Game Development Reference
In-Depth Information
Twitch decisions are the smallest meaningful decisions. They take less
than a second to think through, and require only simple conscious reason-
ing. Punch or kick? Reload now, or wait one more second? Look left or
look right? Jump or dodge? Twitch decisions are a common basis for flow
in games because they're easy to generate. We don't have to set up interest-
ing, elegant systems of partially predictable cause and effect and have the
player think through them. We need only compress a simple choice into a
small time space. That's why action games are often called twitch games—
they are based almost entirely on twitch decisions.
Tactical decisions are the next class of decisions. They require one
to five seconds of thought, and noticeably engage the player's conscious
mind. Which equipment should I buy? Which units should I build? These
kinds of decisions involve more information than twitch decisions. A
player might consider the positions of multiple characters, and their abili-
ties, conditions, and tools. He might even think back to the outcome of a
similar situation that took place earlier.
Profound decisions are the largest decisions, taking 10 seconds or
longer to make. Decisions this large use so much information that they go
beyond the game itself and draw from the player's broader knowledge of
emotion, culture, and humanity. They push the player to look inside him-
self and scrape his thoughts, memories, and emotions for every fragment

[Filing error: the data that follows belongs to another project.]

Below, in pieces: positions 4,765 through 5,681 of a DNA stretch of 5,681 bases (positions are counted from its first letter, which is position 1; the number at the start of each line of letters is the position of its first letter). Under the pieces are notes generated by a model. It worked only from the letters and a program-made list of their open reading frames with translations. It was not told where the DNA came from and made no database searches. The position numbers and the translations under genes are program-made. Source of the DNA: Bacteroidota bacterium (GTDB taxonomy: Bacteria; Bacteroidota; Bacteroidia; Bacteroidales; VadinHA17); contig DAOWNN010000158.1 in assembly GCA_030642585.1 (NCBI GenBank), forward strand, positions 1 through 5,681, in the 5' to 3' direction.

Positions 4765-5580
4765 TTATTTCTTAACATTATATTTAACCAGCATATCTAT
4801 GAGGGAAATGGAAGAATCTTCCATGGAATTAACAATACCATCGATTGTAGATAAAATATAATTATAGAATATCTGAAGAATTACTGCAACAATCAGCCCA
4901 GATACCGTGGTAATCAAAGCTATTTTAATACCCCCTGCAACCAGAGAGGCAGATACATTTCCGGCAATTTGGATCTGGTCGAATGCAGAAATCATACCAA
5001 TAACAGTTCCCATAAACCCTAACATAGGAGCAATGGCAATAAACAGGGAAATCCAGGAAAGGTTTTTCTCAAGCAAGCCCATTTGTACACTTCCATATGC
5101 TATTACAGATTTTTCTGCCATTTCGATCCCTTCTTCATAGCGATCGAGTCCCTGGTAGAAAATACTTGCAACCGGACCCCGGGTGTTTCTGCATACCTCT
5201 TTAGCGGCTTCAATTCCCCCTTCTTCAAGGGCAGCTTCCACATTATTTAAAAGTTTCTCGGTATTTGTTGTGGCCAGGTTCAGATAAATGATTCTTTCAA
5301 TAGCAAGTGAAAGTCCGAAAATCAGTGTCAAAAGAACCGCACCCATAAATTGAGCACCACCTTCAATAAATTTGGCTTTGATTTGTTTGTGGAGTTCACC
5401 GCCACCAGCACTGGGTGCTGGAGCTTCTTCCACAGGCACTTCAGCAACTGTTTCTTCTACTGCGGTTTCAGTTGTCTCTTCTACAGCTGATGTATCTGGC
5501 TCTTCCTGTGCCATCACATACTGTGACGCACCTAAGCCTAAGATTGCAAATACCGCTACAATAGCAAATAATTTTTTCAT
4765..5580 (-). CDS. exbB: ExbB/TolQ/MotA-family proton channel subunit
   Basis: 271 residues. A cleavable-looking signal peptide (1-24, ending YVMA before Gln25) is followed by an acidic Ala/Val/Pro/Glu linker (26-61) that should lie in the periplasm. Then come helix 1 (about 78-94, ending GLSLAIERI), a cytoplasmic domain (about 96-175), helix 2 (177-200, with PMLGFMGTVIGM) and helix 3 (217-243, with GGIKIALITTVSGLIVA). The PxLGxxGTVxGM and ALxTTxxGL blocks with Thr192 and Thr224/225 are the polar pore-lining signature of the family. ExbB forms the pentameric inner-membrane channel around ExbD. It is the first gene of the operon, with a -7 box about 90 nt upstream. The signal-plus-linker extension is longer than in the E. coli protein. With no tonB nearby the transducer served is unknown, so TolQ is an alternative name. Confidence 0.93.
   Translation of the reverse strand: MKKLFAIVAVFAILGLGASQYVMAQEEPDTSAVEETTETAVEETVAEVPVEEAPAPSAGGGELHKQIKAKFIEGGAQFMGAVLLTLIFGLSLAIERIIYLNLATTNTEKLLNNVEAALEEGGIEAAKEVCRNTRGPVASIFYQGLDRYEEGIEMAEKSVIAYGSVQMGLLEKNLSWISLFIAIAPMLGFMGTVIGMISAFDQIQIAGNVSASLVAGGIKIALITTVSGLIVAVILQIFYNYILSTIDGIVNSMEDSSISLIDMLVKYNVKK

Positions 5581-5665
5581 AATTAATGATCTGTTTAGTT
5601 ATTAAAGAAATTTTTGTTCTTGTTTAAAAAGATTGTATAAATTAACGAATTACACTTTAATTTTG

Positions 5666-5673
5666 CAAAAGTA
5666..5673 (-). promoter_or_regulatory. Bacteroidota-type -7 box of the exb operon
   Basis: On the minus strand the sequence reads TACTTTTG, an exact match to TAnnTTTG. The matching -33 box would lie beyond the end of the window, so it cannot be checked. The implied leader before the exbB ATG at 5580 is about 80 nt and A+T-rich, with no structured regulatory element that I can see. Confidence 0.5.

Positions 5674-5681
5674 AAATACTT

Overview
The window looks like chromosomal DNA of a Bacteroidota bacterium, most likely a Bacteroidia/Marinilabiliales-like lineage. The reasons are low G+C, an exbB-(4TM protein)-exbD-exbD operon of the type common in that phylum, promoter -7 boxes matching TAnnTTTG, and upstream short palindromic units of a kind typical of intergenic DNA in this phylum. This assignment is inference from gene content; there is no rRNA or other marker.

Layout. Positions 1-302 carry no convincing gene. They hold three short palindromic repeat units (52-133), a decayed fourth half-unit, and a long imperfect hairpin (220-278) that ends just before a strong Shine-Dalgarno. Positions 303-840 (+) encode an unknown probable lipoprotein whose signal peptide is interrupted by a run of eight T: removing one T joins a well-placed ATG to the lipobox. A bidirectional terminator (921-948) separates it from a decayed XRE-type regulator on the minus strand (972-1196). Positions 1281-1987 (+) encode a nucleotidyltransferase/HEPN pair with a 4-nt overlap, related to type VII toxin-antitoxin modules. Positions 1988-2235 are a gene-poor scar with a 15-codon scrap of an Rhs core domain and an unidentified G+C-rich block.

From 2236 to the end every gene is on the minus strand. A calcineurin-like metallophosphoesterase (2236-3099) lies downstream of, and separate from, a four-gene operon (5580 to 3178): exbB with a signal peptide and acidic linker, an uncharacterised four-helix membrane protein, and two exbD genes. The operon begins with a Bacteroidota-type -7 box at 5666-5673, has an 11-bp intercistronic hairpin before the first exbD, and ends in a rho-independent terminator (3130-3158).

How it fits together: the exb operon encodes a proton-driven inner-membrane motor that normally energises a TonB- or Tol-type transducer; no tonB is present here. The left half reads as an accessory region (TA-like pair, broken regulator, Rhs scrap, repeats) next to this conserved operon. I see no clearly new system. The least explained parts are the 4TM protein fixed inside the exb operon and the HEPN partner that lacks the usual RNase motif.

of information he can find. When chess grandmaster Garry Kasparov
stares at a chessboard for a quarter hour, he is making a profound deci-
sion. He is putting all his knowledge from years of study to work. His
mind is swimming through knowledge of his opponent's habits, hundreds
of possible future game states, recently discovered tactics and strategies,
previously made plans, examinations of his own judgment in the moment.
Profound decisions only arise from the most elegant, subtle, fascinating
game systems. Most games never present one.
Impossible decisions are beyond a player's ability to understand. If a de-
cision requires a subtlety or volume of knowledge that is totally beyond the
player, or the potential outcomes are vastly too numerous to understand,
the decision becomes noise. The player must be able to wrap his mind
around the decision and choose one path for comprehensible reasons,
with a coherent expectation of results. If he cannot, the decision is impos-
sible and does not contribute to flow because the player will just choose
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